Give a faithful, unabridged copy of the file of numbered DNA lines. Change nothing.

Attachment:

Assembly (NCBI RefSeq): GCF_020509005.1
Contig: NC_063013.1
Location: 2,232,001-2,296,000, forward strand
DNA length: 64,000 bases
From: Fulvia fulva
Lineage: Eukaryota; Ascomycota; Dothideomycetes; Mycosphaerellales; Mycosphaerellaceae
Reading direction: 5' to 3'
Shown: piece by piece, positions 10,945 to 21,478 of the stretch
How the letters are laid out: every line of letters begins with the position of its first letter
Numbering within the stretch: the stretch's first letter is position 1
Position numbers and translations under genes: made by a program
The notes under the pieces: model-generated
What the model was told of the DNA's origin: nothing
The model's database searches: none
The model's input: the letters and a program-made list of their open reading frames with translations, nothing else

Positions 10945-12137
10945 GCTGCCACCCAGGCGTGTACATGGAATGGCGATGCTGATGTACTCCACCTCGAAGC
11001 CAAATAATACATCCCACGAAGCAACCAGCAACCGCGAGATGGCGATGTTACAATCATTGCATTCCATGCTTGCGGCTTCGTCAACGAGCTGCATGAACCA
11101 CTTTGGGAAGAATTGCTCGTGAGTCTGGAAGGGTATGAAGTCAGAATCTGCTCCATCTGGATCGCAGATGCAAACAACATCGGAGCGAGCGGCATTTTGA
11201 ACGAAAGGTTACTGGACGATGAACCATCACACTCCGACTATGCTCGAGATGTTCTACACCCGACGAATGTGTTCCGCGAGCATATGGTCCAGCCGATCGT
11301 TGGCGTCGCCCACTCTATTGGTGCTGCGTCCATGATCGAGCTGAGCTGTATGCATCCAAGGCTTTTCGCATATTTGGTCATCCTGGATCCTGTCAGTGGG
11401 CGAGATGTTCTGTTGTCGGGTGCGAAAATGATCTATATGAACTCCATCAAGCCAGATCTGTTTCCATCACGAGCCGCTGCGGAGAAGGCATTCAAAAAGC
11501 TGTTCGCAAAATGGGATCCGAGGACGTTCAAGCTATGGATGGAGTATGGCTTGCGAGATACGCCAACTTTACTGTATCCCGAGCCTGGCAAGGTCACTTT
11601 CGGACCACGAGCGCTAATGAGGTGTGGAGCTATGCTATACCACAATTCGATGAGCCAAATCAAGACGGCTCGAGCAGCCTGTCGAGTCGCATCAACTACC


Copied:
Assembly (NCBI RefSeq): GCF_020509005.1
Contig: NC_063013.1
Location: 2,232,001-2,296,000, forward strand
DNA length: 64,000 bases
From: Fulvia fulva
Lineage: Eukaryota; Ascomycota; Dothideomycetes; Mycosphaerellales; Mycosphaerellaceae
Reading direction: 5' to 3'
Shown: piece by piece, positions 10,945 to 21,478 of the stretch
How the letters are laid out: every line of letters begins with the position of its first letter
Numbering within the stretch: the stretch's first letter is position 1
Position numbers and translations under genes: made by a program
The notes under the pieces: model-generated
What the model was told of the DNA's origin: nothing
The model's database searches: none
The model's input: the letters and a program-made list of their open reading frames with translations, nothing else

Positions 10945-12137
10945 GCTGCCACCCAGGCGTGTACATGGAATGGCGATGCTGATGTACTCCACCTCGAAGC
11001 CAAATAATACATCCCACGAAGCAACCAGCAACCGCGAGATGGCGATGTTACAATCATTGCATTCCATGCTTGCGGCTTCGTCAACGAGCTGCATGAACCA
11101 CTTTGGGAAGAATTGCTCGTGAGTCTGGAAGGGTATGAAGTCAGAATCTGCTCCATCTGGATCGCAGATGCAAACAACATCGGAGCGAGCGGCATTTTGA
11201 ACGAAAGGTTACTGGACGATGAACCATCACACTCCGACTATGCTCGAGATGTTCTACACCCGACGAATGTGTTCCGCGAGCATATGGTCCAGCCGATCGT
11301 TGGCGTCGCCCACTCTATTGGTGCTGCGTCCATGATCGAGCTGAGCTGTATGCATCCAAGGCTTTTCGCATATTTGGTCATCCTGGATCCTGTCAGTGGG
11401 CGAGATGTTCTGTTGTCGGGTGCGAAAATGATCTATATGAACTCCATCAAGCCAGATCTGTTTCCATCACGAGCCGCTGCGGAGAAGGCATTCAAAAAGC
11501 TGTTCGCAAAATGGGATCCGAGGACGTTCAAGCTATGGATGGAGTATGGCTTGCGAGATACGCCAACTTTACTGTATCCCGAGCCTGGCAAGGTCACTTT
11601 CGGACCACGAGCGCTAATGAGGTGTGGAGCTATGCTATACCACAATTCGATGAGCCAAATCAAGACGGCTCGAGCAGCCTGTCGAGTCGCATCAACTACC